Peter Ross Range is the author of Murder in the Yoga Store, which examines the murder that took place March 11, 2011, in a Lululemon store in Bethesda, Md., and its aftermath. A magazine writer based in Washington, D.C., Range has written for a variety of publications, including U.S. News & World Report and Time.
Q: Why did you decide to write about this case?
A: It was very powerful and compelling, and I was drawn to it. Partly because I was standing in front of Lululemon that morning as the police began investigating. Bethesda Row is my hangout—Barnes and Noble, the eating places, the Bethesda Row cinema.
The more I learned about Jayna, she could have been my daughter; her father and I are close to the same age.
And there’s the incredible aspect of two women, one woman murdering another woman, it’s so rare. Both were upper middle class, well-educated, ending up in a horrible [situation].
Q: You describe the events surrounding the murder and trial in great detail. What kind of research did you do to get those details?
A: I started by going to courthouses, in Rockville and Annapolis, and digging through everything, and at the same time reaching out for interviews.
I was doing archival research. I got a recording of the trial, and listened to it for two weeks. It took months to get a transcript.
I was gathering names—I did 50 interviews. The most important were her [Jayna Murray’s] family. I had to dig around to make contact. I went down to Texas and spent four days talking to them.
The family of Brittany Norwood [the murderer] wouldn’t cooperate in the least, nor would their lawyer. I spoke to one of her sisters, one aunt, and her father, on the telephone, and they all turned me down. I wrote to Brittany Norwood and to her lawyer, and got no response.
Q: Yes, many of the people you interviewed had close ties to Jayna Murray. How have they reacted to the book?
A: I haven’t heard from most of them. Those I have reacted positively. It’s like nobody had the full picture. Nobody had talked to everybody, like I had—the police, reading the transcript.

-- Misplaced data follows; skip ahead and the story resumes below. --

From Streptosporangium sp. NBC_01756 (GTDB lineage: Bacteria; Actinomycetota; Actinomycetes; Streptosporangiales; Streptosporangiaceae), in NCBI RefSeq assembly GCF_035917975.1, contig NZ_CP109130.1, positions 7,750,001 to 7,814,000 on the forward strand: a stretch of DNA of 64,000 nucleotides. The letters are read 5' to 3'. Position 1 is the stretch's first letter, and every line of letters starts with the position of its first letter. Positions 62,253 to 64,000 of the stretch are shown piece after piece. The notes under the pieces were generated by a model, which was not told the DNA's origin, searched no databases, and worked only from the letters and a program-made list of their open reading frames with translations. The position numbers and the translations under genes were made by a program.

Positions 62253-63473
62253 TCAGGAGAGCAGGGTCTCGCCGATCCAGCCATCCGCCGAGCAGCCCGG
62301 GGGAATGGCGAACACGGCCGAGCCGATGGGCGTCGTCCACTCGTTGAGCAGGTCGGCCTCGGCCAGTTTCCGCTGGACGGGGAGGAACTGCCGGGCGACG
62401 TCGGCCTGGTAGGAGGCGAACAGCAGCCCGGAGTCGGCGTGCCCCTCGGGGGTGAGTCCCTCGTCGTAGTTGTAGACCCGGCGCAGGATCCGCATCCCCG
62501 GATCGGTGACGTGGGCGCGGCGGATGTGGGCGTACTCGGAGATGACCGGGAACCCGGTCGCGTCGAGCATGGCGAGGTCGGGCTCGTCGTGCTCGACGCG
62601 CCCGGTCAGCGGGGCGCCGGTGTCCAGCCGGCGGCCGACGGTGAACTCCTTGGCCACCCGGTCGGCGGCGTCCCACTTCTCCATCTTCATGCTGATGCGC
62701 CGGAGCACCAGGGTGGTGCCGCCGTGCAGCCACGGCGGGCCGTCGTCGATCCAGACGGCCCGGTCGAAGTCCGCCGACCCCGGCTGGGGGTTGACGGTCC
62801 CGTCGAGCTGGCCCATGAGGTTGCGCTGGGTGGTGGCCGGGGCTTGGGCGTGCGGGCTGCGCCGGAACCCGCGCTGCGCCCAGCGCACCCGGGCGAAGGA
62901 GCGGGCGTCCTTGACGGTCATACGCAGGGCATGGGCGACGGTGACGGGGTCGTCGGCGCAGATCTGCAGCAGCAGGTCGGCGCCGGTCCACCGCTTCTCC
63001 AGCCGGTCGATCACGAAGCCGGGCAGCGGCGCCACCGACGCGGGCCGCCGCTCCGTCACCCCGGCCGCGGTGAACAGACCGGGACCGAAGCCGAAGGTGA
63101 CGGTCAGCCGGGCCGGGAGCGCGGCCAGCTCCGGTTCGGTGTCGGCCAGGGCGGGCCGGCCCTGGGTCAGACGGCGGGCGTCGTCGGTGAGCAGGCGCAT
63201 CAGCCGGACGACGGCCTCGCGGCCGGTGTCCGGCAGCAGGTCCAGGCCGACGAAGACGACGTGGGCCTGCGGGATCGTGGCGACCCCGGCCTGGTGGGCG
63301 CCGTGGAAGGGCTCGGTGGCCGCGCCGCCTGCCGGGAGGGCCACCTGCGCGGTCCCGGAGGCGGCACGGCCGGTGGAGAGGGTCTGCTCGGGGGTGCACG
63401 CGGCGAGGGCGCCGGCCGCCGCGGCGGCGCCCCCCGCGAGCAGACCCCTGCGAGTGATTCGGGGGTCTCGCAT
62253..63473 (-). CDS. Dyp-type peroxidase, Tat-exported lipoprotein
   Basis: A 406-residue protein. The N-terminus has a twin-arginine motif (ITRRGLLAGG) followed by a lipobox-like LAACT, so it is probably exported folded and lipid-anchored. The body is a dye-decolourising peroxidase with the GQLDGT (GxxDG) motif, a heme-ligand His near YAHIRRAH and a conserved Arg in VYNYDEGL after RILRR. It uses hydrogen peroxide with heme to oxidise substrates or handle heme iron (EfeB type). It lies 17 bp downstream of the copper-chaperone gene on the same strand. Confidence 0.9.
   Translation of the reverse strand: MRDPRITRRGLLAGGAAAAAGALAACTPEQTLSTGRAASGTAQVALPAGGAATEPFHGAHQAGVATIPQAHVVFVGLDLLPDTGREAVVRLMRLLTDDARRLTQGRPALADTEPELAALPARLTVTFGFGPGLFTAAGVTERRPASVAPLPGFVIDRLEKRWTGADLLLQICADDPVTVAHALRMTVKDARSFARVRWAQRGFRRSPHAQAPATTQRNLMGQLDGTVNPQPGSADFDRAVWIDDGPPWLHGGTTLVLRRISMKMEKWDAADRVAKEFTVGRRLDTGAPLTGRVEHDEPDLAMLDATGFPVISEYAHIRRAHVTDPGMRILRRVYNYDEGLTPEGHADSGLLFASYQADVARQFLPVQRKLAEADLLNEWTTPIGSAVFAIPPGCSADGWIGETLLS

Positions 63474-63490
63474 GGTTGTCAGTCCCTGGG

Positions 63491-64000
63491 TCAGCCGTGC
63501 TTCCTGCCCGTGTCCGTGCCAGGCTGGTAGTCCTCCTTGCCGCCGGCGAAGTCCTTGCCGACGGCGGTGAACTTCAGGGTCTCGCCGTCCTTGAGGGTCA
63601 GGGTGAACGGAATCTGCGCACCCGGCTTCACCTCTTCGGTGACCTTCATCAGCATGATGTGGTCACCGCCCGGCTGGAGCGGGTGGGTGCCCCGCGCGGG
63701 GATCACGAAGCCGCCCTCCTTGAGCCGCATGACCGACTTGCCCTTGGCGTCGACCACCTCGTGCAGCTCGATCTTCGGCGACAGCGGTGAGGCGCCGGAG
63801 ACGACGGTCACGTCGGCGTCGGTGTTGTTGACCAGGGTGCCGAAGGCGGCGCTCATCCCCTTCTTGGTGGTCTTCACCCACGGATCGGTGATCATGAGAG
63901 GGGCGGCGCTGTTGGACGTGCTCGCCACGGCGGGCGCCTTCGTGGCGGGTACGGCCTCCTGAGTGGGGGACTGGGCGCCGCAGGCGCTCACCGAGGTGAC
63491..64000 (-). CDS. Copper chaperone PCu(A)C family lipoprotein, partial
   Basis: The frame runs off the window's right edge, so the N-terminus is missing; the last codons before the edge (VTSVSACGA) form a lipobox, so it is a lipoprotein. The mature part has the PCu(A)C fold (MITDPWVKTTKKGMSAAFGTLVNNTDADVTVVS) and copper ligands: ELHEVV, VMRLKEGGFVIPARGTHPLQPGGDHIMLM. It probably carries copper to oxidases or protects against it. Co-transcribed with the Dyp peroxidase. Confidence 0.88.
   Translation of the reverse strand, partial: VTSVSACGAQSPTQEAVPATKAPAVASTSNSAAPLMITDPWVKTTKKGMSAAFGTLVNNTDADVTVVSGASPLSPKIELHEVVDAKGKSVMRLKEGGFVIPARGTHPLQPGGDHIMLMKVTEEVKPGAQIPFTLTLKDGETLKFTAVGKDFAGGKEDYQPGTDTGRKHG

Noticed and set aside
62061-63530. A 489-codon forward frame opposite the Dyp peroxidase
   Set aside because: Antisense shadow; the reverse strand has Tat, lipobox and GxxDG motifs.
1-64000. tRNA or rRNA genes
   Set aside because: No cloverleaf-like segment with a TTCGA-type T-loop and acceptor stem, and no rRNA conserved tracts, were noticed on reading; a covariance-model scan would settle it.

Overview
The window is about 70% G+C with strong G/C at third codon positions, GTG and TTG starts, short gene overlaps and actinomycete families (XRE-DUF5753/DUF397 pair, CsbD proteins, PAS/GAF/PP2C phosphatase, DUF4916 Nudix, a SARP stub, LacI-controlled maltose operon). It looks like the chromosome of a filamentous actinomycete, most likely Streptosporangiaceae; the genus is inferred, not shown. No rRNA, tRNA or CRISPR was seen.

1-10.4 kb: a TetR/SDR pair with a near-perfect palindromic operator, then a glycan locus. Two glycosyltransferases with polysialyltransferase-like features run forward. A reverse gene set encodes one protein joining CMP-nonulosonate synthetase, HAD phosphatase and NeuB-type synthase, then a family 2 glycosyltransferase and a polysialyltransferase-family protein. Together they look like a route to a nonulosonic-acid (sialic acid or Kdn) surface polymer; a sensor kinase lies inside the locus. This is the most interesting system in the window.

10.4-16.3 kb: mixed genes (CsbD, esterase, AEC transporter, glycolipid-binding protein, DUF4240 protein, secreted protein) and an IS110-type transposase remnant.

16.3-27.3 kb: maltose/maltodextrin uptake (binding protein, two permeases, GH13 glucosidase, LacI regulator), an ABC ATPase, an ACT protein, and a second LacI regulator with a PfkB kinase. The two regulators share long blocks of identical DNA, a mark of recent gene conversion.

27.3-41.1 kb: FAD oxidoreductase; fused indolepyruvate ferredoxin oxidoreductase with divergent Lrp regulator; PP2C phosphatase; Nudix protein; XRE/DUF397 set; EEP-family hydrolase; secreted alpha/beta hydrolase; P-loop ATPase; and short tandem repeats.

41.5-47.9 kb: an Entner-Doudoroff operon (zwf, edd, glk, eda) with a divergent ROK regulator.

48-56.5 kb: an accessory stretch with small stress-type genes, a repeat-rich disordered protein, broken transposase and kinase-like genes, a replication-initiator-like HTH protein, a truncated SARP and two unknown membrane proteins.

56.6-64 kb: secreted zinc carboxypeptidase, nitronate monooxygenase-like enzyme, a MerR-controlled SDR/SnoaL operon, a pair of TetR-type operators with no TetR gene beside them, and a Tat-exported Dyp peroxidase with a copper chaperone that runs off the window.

They [her friends and family] were all caught up in their own grief; that’s what guided their conversation. They appreciated seeing the whole thing put together.
Q: Was there anything that particularly surprised you as you researched the book?
A: The biggest thing was that before the murder occurred, Brittany Norwood was already under suspicion of stealing. The leadership team [at the Lululemon store] of six people knew, and had decided she almost certainly was the person taking stuff; [they had decided] to watch her.
They even had a meeting two days before the murder on how to catch her. The idea of a secret nannycam was mentioned. On the day of the murder, they were joking about it. [Staff member] Courtney Kelly was joking about what the shift would be like [working] with the thief.
Courtney and Jayna had plans to meet after work, and Courtney had to cancel—her last text [to Jayna] was, “Hope you survived.” It sent a chill [when I heard that].
Q: You write, “Unsatisfying as it is, the lingering question surrounding the Lululemon store murder will remain: “Why?” Do you think we will ever know why this awful crime happened?
A: I’ve asked myself that many times, and I don’t know the answer. As a writer, I’m hoping Brittany Norwood will talk someday, and that she talks to me, or to somebody.
Even if she talks, there’s a problem believing her—she’s an accomplished liar and a sick person. I think of her [as similar to] the guy in Howard County [Darion Marcus Aguilar, the Columbia Mall shooter] and the story in the [Washington] Post—the description of him as a psychopath with no empathy or sympathy.
Q: Are you continuing to follow up on this story?
A: In the sense that I wrote Brittany and encouraged her to talk to me. I sent her the book, but it was sent back. I talked to the prison and was told that they don’t allow inmates to have books about themselves or anybody in the prison. I asked why, and they said they don’t want to stir up trouble among the inmates.
Q: What else are you working on now?
A: I’m researching a topic involving Germany in the 1920s—Hitler’s year in prison, the year he wrote Mein Kampf. Nobody’s ever done a book just on that year—1924. The working title is "The Year That Made Hitler."
Q: Anything else we should know?
A: There’s a million and one details [in Murder in the Yoga Store]. As I told Bethesda Magazine, it was a very emotional experience. I didn’t expect that; sometimes when they [the interviewees] were breaking down, it was hard for me to keep a dry eye. If you watch the Youtube video that I mention in the book, you’ll get a sense of who Jayna Murray was.
Norwood was the murderer].